Work will soon begin on a 450-megawatt concentrated photovoltaic (CPV) farm in Tecate, in the Mexican state of Baja California. The project may be the world’s largest CPV plant when completed and could provide power locally and to the U.S.
The farm will use SolFocus arrays and will be built and brought online in 50-megawatt segments. Construction on the first 50 megawatts is slated to begin later this year with completion projected for 2016. The project will be owned and operated by SolMex Energy S.A. de C.V., a company formed by Mexico’s Grupo Musa, which owns the land its being built on and U.S.’s Synergy Technologies, which is designing the project. The first four 50-MW installations are being financed with $720 million in debt financing by FINEXIM.
“At the end of next year, it’s apt to be the largest [CPV project],” said SolFocus spokesperson Nancy Hartsoch. However, she conceded that some CPV projects of similar or larger size may soon be announced in China. ”But as far as we know it’s certainly the biggest.”
At the onset most of the power generated by the plant will be used by Grupo Muse, which owns a lot of real estate in the region. It will likely be used for purposes like powering the company’s properties and water pumping, Hartsoch said.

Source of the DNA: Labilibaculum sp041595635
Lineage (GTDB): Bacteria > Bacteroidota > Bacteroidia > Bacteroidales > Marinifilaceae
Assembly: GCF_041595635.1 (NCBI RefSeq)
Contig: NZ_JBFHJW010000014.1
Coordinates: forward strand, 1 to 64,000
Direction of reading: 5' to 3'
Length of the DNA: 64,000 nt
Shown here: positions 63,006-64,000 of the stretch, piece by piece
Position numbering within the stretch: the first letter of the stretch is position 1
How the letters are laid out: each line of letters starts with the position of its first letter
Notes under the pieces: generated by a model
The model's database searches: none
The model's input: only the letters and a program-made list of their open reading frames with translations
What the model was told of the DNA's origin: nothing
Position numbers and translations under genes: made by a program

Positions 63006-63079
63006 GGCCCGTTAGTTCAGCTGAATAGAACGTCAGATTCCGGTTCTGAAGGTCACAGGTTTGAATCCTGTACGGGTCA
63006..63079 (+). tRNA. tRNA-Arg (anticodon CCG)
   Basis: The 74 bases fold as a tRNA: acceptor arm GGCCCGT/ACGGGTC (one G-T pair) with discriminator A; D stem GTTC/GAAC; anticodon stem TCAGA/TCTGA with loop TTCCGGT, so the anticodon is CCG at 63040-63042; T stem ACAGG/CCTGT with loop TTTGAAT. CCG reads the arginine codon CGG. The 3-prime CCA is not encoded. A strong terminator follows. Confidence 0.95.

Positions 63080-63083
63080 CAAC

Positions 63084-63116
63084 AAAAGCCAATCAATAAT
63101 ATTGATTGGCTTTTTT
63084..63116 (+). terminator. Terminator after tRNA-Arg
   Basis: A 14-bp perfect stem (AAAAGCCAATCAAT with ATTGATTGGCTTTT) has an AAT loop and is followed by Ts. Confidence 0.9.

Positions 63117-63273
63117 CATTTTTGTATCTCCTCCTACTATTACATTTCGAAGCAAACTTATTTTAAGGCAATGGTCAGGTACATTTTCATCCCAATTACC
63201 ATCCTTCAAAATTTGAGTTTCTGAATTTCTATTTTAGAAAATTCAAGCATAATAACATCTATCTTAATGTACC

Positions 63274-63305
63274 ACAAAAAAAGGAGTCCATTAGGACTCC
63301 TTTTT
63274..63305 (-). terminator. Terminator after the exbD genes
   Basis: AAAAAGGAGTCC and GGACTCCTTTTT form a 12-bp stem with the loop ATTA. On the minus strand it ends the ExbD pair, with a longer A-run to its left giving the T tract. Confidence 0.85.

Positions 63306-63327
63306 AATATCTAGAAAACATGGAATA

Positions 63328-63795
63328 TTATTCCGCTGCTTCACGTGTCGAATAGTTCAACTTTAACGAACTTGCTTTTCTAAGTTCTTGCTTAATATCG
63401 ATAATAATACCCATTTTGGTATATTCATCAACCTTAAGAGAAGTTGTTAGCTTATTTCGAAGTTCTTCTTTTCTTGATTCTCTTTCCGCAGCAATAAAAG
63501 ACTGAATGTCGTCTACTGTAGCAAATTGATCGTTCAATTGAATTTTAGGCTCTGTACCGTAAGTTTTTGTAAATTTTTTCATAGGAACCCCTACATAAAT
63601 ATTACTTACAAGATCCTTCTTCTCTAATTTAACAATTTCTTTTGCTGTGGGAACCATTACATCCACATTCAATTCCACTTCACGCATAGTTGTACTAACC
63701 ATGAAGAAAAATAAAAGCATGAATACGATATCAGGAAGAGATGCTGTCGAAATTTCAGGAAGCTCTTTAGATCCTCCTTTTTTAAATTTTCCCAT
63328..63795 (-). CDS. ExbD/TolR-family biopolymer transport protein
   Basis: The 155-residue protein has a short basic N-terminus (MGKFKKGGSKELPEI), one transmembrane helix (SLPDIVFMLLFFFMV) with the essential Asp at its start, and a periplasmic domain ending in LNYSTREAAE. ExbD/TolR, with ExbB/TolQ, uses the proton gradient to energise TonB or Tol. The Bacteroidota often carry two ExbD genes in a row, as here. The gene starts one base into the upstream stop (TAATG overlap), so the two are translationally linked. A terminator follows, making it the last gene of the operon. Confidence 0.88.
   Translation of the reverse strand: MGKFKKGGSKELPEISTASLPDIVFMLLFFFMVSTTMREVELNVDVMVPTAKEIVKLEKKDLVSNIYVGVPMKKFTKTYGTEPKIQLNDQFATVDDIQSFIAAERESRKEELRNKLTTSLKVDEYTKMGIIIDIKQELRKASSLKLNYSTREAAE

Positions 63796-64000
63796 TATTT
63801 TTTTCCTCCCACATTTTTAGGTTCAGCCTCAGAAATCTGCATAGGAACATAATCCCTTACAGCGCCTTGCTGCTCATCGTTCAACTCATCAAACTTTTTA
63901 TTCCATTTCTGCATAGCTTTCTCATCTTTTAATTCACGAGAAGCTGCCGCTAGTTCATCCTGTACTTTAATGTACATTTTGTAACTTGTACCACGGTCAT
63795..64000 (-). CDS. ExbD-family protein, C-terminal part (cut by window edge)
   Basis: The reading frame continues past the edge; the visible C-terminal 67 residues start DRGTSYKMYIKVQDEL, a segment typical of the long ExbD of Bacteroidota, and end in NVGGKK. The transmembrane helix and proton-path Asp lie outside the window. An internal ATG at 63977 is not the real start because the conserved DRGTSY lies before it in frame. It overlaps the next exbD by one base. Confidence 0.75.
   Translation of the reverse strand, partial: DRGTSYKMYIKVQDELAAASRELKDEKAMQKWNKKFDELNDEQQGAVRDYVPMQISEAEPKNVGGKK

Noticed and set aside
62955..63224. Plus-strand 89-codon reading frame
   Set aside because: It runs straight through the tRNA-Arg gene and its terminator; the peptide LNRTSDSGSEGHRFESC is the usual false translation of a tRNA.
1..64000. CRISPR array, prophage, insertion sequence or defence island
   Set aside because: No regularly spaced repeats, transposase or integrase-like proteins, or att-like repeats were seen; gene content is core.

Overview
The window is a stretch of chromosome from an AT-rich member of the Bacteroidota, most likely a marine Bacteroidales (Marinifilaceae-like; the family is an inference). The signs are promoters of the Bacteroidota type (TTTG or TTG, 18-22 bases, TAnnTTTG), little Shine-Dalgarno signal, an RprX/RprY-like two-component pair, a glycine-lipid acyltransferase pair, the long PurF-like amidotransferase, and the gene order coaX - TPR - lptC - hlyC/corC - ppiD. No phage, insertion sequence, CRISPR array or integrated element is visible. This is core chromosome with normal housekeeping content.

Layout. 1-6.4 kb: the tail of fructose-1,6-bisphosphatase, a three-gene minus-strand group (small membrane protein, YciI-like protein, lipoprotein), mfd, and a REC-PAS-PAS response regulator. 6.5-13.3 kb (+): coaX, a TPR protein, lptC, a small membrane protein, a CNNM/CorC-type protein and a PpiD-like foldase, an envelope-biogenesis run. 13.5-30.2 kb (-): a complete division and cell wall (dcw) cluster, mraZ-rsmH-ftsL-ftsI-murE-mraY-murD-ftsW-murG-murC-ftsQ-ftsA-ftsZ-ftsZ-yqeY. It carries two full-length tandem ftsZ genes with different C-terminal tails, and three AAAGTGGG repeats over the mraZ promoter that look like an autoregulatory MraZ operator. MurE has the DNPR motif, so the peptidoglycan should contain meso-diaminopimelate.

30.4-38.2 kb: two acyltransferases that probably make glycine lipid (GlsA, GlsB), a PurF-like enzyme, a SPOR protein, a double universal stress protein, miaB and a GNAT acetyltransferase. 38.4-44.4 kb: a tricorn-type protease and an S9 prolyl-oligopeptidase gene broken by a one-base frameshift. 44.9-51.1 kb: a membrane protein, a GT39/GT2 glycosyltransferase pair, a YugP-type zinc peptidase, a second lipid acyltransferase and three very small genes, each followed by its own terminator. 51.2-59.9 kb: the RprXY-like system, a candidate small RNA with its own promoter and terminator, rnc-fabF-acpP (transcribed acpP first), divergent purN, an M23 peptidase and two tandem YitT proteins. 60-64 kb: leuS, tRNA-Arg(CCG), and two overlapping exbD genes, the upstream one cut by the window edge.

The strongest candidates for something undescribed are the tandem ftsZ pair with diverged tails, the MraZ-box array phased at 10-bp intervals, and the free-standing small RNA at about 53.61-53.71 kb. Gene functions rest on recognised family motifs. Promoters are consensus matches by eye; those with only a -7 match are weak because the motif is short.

“I would expect the first 150 megawatts will definitely be consumed in Mexico,” she said. But other generation capacity could be sold either in the U.S. or Mexico.
To meet the needs of the project and some others, SolFocus will ramp up production at its current manufacturing, which can manufacture 50 MW of modules annually facility and, and with a subcontractor, will build another, 100-MW manufacturing facility closer to the solar farm, which is virtually on the border between California and Mexico.
The new facility will cost roughly $12 to $15 million and take about a year to build. The first 50 MW of modules will be manufactured at the existing plant with and modules for future tranches will be built at the new facility, according to Hartsoch.